By Barani Krishnan
Investing.com - OPEC 2, Donald Trump 1.
Oil prices gushed higher on Wednesday after the latest weekly U.S. data showed a phenomenal slump in domestic crude inventories that validated OPEC's production cuts and its defiance against U.S. President Donald Trump's bid to make the cartel tamp down its market rebalancing.
New York-traded West Texas Intermediate crude was up $1.73, or 3.1%, by $57.23 per barrel by 12:18 AM ET (17:18 GMT).
London-traded Brent rose $1.45, or 2.2%, to $66.81.
The U.S. Energy Information Administration reported that crude oil inventories fell by 8.65 million barrels in the week to Feb. 22 compared to forecasts for a build of 2.84 million.
It was the first U.S. crude stockpile drop in six weeks, coming after relentless production cuts by OPEC. In the previous week to Feb. 15, crude balances had risen by nearly 3.7 million barrels.
Gasoline inventories fell by 1.91 million barrels, compared to expectations for a draw of 1.69 million barrels, the EIA said.
Distillate stockpiles, which include diesel, decreased by 0.3 million barrels, compared to forecasts for a decline of 1.95 million.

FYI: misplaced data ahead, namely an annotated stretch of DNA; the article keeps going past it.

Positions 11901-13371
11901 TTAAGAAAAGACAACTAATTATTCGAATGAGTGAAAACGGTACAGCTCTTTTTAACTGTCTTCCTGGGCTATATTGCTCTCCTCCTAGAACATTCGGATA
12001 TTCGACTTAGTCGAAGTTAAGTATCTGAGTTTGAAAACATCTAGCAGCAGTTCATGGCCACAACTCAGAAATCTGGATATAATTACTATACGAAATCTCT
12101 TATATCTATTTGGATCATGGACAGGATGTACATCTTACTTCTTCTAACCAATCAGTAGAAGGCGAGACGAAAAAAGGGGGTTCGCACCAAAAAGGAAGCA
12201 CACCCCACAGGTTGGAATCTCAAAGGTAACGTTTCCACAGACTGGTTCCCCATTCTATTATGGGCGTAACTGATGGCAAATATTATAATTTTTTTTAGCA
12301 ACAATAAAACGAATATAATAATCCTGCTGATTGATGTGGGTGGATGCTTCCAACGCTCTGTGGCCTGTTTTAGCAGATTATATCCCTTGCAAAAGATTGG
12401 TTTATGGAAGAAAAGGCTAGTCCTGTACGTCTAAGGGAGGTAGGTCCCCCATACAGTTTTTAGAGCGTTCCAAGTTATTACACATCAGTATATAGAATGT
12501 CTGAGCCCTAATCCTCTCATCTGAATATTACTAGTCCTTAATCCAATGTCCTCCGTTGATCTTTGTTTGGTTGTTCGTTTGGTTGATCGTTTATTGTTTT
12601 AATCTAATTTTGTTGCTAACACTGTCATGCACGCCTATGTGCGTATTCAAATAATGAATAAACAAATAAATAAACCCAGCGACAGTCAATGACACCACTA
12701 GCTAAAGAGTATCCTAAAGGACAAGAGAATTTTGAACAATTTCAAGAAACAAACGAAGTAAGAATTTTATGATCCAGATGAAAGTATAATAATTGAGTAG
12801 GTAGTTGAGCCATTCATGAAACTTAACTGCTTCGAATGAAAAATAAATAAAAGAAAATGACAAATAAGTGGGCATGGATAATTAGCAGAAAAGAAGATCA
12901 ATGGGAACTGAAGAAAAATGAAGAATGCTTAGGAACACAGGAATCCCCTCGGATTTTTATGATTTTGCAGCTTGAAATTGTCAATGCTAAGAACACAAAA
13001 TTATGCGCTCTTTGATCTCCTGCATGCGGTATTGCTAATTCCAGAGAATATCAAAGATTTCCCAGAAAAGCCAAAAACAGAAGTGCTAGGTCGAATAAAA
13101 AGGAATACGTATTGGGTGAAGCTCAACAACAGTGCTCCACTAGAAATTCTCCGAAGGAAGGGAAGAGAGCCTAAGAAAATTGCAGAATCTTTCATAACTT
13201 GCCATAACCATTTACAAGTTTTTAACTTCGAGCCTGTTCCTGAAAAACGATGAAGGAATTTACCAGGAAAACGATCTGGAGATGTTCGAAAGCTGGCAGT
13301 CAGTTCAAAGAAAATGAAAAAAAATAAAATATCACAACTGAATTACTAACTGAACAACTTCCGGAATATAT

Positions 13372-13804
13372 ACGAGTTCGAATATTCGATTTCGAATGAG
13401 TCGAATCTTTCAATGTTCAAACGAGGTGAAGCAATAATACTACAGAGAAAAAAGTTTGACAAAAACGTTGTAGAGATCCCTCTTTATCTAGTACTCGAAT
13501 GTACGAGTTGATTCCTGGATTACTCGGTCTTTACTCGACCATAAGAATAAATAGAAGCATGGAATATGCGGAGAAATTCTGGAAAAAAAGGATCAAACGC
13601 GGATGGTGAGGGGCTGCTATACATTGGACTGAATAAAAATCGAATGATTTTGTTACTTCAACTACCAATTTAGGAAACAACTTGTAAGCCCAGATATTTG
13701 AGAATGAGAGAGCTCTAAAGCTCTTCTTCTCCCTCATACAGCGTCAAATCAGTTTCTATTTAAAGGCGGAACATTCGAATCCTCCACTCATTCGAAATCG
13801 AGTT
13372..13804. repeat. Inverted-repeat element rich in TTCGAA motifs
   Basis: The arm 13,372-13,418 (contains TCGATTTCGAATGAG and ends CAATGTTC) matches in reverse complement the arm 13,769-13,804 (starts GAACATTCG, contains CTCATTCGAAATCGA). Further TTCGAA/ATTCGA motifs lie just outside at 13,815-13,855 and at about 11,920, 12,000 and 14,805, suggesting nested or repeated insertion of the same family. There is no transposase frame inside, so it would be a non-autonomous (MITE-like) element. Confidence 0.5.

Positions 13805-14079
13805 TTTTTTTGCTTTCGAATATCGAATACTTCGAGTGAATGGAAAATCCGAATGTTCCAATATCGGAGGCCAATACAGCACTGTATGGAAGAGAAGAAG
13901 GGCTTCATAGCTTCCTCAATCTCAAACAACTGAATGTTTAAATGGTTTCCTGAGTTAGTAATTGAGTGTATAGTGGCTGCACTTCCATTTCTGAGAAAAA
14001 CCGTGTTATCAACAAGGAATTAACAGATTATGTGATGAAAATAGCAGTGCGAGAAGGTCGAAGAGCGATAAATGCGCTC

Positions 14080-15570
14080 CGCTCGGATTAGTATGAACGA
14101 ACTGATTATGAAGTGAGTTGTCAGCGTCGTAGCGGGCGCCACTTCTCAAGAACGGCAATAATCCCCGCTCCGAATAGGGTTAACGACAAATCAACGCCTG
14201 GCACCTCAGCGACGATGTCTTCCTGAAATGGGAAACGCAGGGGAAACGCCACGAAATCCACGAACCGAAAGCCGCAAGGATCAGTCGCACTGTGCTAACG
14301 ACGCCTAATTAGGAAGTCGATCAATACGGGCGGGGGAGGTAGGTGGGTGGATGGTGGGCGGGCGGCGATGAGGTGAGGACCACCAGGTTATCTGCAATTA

The overwhelmingly bullish EIA report followed an equally remarkable response from Saudi Energy Minister Khalid al-Falih to Trump that the enlarged OPEC+ group of 25 oil producing nations led by the kingdom and Russia had no intention of easing up on production cuts so that the two-month rally in oil could cool.
Both WTI and Brent are up more than 30% from Christmas Eve lows, and about 25% or so higher for 2019 after the OPEC+ production cuts announced on Dec. 7 were out carried earnestly from the start of January.
Prior to those supply reductions, crude prices had crashed 40% in the fourth quarter of last year.
While an oversold market had made it easier for oil to rebound this year, another reason for the market's outsize recovery was the Saudis determination to double down on its pledged cuts.
"We are taking it easy," Saudi Energy Minister Falih told CNBC on Wednesday in a wry response to Trump's tweet on Monday that called on OPEC to "please relax and take it easy".
Falih said current analysis indicated OPEC+ may need to extend until the end of 2019 its agreement to curb output. The alliance is to meet again in April to decide further action.
Analysts largely cheered the EIA report.
"It was the result of a plunge in crude oil imports, along with crude oil exports hovering near a record level, over 3 million barrels per day," said John Kilduff, founding partner at New York energy hedge fund Again Capital.
But some remain skeptical of the longer term.
"Time will tell if this rate of weekly stockpile declines will continue and U.S. crude production continues to set a new record of 12.1 million barrels per day, threatening to offset the aggressive Saudi cuts," said Tariq Zahir, founder of oil-focused New York oil fund Tyche Capital Advisors.